“Really? You think it’s odd that a man who has spent his life fighting for justice, for decency, for the people of our country, is doing everything possible to defeat this dangerous president is odd? I think it’s leadership, integrity, empathy. It’s the epitome of #NotMeUs,” she tweeted, before clarifying.
“Consider the response a general one to those who do criticize Bernie’s efforts to defeat Trump by electing Biden,” she wrote.
Sanders stated numerous times that he would back whoever locked up the nomination. That became apparent when he offered his endorsement of Biden in April and pledged to work with him on a variety of issue-based task forces. But despite what some of his top advisers and supporters see as a full-force effort to get the former vice president elected, some progressives view his claiming victory over a “socialist” as strategic, while others say it’s misguided.
“The success of the blue wave in the 2018 midterms was due to the three things: the Democratic base of Black voters, the monumental shift in suburban women turning out for Democrats, and a groundswell of progressive Democratic activism,” said Cooper Teboe, a Democratic strategist who advises Rep. Ro Khanna (D-CA), Sanders’ former campaign co-chairman.
“The Biden campaign has been remarkably disciplined in staying on message. They’re betting they keep the essential Black voters that led us to victory in 2008, 2012, and 2018, and that progressive dislike of Trump is stronger than frustration with Biden, and the messaging against socialism grows the lead with suburban women.”
The Biden campaign did not comment on the record on Tuesday morning.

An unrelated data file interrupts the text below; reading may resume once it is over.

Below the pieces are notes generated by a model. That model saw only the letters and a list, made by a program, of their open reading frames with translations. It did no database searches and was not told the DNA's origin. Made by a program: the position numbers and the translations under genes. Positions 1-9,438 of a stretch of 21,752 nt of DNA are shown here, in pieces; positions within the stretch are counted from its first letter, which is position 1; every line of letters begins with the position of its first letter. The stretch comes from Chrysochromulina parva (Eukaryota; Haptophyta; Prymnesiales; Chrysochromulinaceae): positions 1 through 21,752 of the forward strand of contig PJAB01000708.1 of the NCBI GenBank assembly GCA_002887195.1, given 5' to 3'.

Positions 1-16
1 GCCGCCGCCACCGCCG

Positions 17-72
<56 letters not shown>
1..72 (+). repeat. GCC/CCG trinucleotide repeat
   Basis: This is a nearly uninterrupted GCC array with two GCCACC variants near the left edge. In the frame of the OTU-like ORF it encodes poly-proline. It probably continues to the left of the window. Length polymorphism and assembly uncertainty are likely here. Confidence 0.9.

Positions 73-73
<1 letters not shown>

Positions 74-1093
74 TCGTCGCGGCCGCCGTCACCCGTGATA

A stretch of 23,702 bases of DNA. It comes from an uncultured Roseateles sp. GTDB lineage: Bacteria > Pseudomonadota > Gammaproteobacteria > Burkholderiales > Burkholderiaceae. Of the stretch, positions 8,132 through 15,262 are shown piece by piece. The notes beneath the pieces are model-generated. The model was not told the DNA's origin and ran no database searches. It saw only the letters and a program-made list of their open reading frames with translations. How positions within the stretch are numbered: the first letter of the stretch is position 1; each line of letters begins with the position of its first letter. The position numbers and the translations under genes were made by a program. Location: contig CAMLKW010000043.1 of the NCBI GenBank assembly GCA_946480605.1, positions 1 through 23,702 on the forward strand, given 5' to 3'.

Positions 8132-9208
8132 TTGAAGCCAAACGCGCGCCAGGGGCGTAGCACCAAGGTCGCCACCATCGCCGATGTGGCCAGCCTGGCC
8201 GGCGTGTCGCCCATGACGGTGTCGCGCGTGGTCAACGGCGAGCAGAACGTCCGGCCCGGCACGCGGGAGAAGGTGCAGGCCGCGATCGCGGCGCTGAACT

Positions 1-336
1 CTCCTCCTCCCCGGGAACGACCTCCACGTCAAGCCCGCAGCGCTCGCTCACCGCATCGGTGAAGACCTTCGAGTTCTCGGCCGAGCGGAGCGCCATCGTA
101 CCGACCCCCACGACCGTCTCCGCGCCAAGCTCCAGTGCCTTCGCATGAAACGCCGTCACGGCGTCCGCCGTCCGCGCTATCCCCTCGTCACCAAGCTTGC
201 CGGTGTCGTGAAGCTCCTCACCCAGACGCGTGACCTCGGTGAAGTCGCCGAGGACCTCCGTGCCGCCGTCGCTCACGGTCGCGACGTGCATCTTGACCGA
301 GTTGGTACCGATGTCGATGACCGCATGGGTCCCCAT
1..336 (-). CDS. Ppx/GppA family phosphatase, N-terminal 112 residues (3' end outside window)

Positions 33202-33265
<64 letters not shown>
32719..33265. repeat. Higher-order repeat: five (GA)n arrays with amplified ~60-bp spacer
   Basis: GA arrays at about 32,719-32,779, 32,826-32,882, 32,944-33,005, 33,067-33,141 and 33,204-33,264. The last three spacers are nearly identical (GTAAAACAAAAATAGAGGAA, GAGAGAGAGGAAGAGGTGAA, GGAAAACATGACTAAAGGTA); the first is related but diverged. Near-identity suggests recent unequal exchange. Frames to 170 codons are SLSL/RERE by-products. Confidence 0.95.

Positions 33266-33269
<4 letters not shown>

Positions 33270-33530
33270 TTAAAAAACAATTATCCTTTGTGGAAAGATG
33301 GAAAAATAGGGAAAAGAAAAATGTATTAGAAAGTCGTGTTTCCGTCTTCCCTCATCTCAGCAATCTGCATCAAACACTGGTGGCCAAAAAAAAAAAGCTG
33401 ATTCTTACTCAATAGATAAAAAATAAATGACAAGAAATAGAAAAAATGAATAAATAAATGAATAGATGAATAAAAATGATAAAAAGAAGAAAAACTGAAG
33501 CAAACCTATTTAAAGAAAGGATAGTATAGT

When faced with attacks from Trump during the presidential debate in Ohio, Biden went out of his way to state that he does not support universal health care, Sanders’ signature proposal and the focus of his policy platform in 2016 and 2020.
“Joe, you agreed with Bernie Sanders, who’s far left, on the manifesto, we call it. And that gives you socialized medicine,” Trump said, deriding Sanders on stage. “Look, hey,” Biden started to reply, before Trump cut back in. “Are you saying you didn’t agree?” Trump said. “I’m not going to listen to him. The fact of the matter is I beat Bernie Sanders,” Biden declared.
Trump continued by escalating the conversation about the margin that Biden won the Democratic primary.
“Not by much,” the president said, to which Biden replied, “I beat him by a whole hell of a lot,” and ended with, “I’m here standing facing you, old buddy.”
Sanders, for his part, was asked if he felt “disrespected” by Biden’s remarks, which Trump later ridiculed, in a post-debate appearance on ABC’s The View. “Trump lied in saying that Biden supports my view,” Sanders said. “I happen to believe that I am right. I happen to believe that the United States should join every other major country on earth and guarantee health care to all people as a human right through a Medicare for All single payer program. I absolutely believe that’s right.”
“You know what, what Joe Biden said was right: He does not agree with me. I wish he did, but he does not,” he said.
Some progressives brushed off Biden’s sweeping comments as standard fare from a nominee who has openly courted and talked positively about legislating alongside Republicans in the past.
“I don’t care what Joe Biden says before the election because we’re busy trying to save democracy. Plus, I know how conservative he is, so it’s not a surprise to me,” Cenk Uygur, host of The Young Turks, told The Daily Beast.
But Uygur expressed an irritation that has resonated broadly with more vocal liberal Democrats supportive of Sanders. “Progressives are tired of how much establishment Democrats hate us,” he said. “They dislike us way more than they dislike Republicans—and we’re their base. It’s becoming untenable.”